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Becoming a Local Councillor

By: Thomas Muller - Updated: 3 Aug 2010 | comments*Discuss
 
Local Councillor Local Community

If you want to make a positive difference to your local community and help to shape its future then why not consider becoming a local councillor?

Making a Real Difference to Society

If we want to see positive changes in our society and environment then we can exercise our rights as a democratic citizen – for example we can vote for political party whose views align with our own, or take to the streets in peaceful protest. But in a nation of millions, it can be difficult to make a real difference without millions on your side.

The area where one person can make a positive impact on lives of others is in the local community. If you want to be involved in shaping the future of your local area then becoming a councillor is a worthwhile and rewarding option. Elected by the people, a councillor is the voice of the people, airing their views, and representing the issues that are important to them.

Voice of the Community

Grumbling about council bureaucracy is popular pastime for many – public transport is shoddy, older people are neglected, youth interests are ignored, public facilities are lacking. But the council is not an anonymous and indifferent government department, it’s run by local people. Therefore if you don’t agree with its actions, or inaction, and don’t feel your interests are being taken into account, then become a councillor yourself and help relieve the grumbles.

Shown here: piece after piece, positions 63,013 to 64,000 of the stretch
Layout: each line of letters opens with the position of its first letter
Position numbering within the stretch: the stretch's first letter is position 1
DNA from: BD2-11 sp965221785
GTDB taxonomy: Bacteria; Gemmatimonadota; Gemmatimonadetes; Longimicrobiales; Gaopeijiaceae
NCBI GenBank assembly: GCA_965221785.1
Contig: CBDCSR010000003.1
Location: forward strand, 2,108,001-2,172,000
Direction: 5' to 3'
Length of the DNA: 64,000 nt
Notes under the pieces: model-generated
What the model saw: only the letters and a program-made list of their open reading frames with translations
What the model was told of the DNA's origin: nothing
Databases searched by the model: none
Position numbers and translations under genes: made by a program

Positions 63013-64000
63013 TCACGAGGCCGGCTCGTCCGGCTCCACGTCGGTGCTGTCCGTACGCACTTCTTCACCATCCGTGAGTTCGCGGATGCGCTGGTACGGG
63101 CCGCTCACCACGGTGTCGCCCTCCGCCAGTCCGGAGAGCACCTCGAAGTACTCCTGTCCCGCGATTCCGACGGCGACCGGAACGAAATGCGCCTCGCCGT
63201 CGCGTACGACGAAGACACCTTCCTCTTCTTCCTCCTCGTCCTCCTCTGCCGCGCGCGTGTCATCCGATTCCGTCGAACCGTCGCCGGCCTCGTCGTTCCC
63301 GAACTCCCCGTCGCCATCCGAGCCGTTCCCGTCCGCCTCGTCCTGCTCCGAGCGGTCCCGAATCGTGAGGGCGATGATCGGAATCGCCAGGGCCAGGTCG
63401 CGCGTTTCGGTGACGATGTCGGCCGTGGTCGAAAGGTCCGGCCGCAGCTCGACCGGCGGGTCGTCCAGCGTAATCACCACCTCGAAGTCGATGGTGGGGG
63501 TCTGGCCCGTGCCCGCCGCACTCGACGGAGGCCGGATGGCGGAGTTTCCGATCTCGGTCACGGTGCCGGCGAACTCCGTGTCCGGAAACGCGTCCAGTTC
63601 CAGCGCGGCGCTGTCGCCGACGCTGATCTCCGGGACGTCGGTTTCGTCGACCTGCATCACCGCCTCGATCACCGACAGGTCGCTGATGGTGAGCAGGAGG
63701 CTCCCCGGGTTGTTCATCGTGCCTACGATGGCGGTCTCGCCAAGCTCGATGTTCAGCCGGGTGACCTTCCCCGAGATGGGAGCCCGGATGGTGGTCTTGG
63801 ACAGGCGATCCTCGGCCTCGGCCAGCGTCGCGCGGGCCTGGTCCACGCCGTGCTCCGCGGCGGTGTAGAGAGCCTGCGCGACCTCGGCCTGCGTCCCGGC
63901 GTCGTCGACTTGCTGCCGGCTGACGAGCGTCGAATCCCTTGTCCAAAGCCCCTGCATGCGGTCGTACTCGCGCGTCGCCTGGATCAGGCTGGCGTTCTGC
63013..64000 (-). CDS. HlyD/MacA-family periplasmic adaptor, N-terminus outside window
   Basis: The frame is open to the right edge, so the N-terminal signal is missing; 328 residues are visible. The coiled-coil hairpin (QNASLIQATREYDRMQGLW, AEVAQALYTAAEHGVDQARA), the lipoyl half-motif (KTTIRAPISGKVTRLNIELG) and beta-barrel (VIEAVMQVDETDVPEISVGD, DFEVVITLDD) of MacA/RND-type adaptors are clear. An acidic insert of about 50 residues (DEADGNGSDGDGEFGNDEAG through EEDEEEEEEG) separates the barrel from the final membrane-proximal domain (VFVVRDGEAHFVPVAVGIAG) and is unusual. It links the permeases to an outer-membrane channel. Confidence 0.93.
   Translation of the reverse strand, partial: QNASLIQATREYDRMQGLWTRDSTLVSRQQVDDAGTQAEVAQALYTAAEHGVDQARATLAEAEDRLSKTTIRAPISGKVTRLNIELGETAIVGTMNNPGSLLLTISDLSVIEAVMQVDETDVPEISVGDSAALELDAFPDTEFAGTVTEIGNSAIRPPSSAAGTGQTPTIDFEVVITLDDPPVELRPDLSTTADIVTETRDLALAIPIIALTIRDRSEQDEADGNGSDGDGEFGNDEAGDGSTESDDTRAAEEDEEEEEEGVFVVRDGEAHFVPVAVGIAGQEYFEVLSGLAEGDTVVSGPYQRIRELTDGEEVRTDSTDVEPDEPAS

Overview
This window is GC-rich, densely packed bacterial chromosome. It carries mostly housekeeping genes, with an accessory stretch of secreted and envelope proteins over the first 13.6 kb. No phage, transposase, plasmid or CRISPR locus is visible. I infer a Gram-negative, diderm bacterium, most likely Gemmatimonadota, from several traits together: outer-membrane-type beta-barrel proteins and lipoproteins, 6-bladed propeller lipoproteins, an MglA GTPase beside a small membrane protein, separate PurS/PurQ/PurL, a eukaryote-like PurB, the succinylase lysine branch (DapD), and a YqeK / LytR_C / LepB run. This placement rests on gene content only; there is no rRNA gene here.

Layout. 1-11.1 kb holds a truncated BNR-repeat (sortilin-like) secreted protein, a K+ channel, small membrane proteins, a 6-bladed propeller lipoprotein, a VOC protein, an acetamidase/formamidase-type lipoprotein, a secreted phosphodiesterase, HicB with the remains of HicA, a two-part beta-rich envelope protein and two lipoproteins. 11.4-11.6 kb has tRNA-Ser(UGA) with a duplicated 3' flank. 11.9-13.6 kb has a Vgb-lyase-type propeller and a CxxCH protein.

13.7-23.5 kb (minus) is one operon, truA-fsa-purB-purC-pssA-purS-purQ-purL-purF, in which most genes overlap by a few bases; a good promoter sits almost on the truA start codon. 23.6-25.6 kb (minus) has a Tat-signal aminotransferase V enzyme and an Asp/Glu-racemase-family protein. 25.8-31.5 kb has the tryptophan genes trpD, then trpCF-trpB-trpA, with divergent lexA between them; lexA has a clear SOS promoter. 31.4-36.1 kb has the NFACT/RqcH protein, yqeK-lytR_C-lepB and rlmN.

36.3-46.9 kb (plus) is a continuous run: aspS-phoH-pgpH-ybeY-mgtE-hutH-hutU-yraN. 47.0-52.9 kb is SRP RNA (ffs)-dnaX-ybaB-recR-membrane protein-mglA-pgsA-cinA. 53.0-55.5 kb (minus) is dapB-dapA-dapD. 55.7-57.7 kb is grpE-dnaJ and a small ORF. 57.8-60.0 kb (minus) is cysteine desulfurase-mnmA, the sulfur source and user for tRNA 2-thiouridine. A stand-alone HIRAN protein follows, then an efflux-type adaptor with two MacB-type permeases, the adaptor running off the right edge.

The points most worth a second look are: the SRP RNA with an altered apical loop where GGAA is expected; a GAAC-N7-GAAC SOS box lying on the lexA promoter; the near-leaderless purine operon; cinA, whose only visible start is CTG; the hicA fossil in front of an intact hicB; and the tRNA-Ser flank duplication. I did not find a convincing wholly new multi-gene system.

What Does a Local Councillor Do?

Across England and Wales there are over 20,000 elected councillors representing the interests of the communities within different 410 local authorities. They represent their ward for four years.

As a local councillor you represent your local ward for a period of four years, and your duties might include:

  • making decisions on behalf of the ward, on issues such as local services, rubbish collection, council tax charges, and budgets.
  • campaigning on local issues.
  • supporting local organisations.
  • manning a surgery to help citizens with queries and complaints.
  • ensuring services are delivered effectively.
  • attempting to secure extra resources for the ward.

Rewards

As they are not council employees, elected councillors are not paid a salary or wages – they might provide the policies but it is the fulltime job of the paid employee to put them into practice. Councillors should believe the personal satisfaction of making a positive difference to the lives of local people should negate any desire for monetary reward. Nevertheless, they are entitled to allowances and expenses to cover the costs of performing their public duties.

How Do I Become a Local Councillor?

In order to stand for election as local councillor, previous experience isn’t necessary, the key requirements are that you are aged 21 or over and have lived or worked for over 12 months in the area you wish to represent.

It is, however, uncommon for councillors to arrive at the position without any experience of local politics. Many are already active in a political party, trade union of school governing body, and see the councillor role as logical step forward. The majority of councillors are active members of a particular political party, although some people do stand for election as independents.

For more information on becoming a councillor you can contact your local authority. They will also be able to put you in contact with your local councillor if you want further advice or guidance.

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